Washington, Dec 8 (ANI): A new study, which examined perceptions of people in high-powered jobs, has found that they are likely to be judged more harshly for mistakes if they are in a job that is not normally associated with their gender.
The researchers suspected that people who have a job not normally associated with their gender would be under closer scrutiny and more likely to get in trouble for mistakes.
"Any mistakes that they make, even very minor ones, could be magnified and seen as even greater mistakes," said Victoria Brescoll, a psychological scientist at Yale University and first author of the study.
In the 2008 presidential election, a woman came close to getting a nomination, and an African-American man ended up President of the United States-a job formerly reserved for white men.
But just getting a job with high status isn't enough, said Brescoll, adding you have to keep it also.
Brescoll and her colleagues, Erica Dawson and Eric Luis Uhlmann, came up with a list of high-status jobs that are normally held by one gender or the other. This was easy for men, but actually quite difficult for women. he one they came up with was the president of a woman's college.
For this study, they compared that to a police chief, a traditionally male role. They pre-tested the jobs to make sure people perceived them as having similar status and also being associated with one gender or the other.
About 200 volunteers read a scenario in which either a police chief or a women's college president made a mistake, sending not enough police officers (or campus security officers) to respond to a protest.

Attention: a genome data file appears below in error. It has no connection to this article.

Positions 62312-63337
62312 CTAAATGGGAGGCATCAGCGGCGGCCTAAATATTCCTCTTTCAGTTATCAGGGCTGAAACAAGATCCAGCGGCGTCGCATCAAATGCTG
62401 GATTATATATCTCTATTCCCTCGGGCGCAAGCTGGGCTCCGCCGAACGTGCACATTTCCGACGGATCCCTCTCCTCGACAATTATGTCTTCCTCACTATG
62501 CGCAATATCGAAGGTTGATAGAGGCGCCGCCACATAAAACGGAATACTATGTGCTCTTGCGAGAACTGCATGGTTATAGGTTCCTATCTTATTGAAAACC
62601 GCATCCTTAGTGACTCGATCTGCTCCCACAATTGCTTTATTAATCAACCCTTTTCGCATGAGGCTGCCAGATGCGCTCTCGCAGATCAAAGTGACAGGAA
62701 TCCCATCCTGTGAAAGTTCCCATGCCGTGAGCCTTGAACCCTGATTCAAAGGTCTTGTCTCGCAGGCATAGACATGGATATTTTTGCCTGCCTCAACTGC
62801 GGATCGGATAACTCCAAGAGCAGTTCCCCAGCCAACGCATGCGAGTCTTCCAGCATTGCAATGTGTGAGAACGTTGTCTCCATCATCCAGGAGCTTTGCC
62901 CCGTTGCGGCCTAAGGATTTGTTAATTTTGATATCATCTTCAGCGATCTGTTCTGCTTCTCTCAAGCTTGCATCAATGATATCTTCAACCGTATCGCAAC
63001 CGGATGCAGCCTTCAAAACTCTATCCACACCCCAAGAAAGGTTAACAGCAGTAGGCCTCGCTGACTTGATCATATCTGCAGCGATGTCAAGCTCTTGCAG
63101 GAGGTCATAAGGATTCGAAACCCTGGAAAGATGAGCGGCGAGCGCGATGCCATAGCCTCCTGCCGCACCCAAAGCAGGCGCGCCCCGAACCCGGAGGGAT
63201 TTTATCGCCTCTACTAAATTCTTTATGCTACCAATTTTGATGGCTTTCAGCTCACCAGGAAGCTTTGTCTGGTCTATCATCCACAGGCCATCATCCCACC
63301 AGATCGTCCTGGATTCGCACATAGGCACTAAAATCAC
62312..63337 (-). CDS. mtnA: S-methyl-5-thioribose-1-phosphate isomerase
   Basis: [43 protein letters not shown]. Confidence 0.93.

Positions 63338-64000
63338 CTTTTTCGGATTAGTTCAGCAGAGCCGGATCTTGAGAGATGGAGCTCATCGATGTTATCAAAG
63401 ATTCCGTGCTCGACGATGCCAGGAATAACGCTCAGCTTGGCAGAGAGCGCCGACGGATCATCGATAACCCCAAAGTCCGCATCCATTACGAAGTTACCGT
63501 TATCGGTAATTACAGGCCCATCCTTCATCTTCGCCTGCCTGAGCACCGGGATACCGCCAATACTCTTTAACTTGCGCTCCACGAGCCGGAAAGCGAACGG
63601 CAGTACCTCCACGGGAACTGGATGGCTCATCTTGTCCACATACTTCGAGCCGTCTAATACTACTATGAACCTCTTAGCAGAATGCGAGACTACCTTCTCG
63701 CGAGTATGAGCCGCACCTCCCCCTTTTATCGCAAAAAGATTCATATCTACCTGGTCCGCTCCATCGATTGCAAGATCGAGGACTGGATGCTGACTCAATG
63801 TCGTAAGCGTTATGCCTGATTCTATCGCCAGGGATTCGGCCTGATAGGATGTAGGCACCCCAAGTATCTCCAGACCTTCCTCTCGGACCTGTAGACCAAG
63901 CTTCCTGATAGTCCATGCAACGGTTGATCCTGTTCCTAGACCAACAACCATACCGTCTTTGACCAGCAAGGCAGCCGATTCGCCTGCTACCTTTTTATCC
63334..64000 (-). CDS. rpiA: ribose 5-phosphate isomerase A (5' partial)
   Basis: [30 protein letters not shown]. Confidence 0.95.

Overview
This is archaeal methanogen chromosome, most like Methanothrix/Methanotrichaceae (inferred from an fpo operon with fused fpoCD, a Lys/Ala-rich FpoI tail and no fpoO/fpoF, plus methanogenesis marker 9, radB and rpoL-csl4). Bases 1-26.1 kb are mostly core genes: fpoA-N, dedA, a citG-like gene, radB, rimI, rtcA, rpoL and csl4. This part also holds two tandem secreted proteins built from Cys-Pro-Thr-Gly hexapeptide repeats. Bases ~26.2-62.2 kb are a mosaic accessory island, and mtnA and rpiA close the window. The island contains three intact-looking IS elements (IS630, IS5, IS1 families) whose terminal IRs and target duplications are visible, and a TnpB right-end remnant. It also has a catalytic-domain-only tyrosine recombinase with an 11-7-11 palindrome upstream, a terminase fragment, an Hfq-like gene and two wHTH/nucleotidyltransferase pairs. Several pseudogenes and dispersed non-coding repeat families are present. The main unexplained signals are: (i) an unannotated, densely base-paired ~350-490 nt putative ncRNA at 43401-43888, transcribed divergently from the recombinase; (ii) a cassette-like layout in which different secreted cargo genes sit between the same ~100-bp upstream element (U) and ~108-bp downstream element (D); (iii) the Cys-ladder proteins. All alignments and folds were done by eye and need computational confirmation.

The gender of the police chief or college president varied; different people read different texts. Then they were asked how they judged the person who made the mistake.
People who were the non-stereotypical gender were judged more harshly; the volunteers saw them as less competent and deserving of less status.
The same was true in other tests with a female CEO of an aerospace engineering firm and a chief judge.
"There is an effect called the glass cliff," said Brescoll.
Like the glass ceiling that keeps women from rising higher, the glass cliff is what counter-stereotypical individuals (such as female police chiefs) are in danger of falling from.
"You don't really know, when you're a woman in a high status leadership role, how long you're going to hang onto it," said Brescoll.
"You might just fall off at any point. Our study points to one way that this may happen for women in high-powered male roles," she added.
The study is published in Psychological Science, a journal of the Association for Psychological Science. (ANI)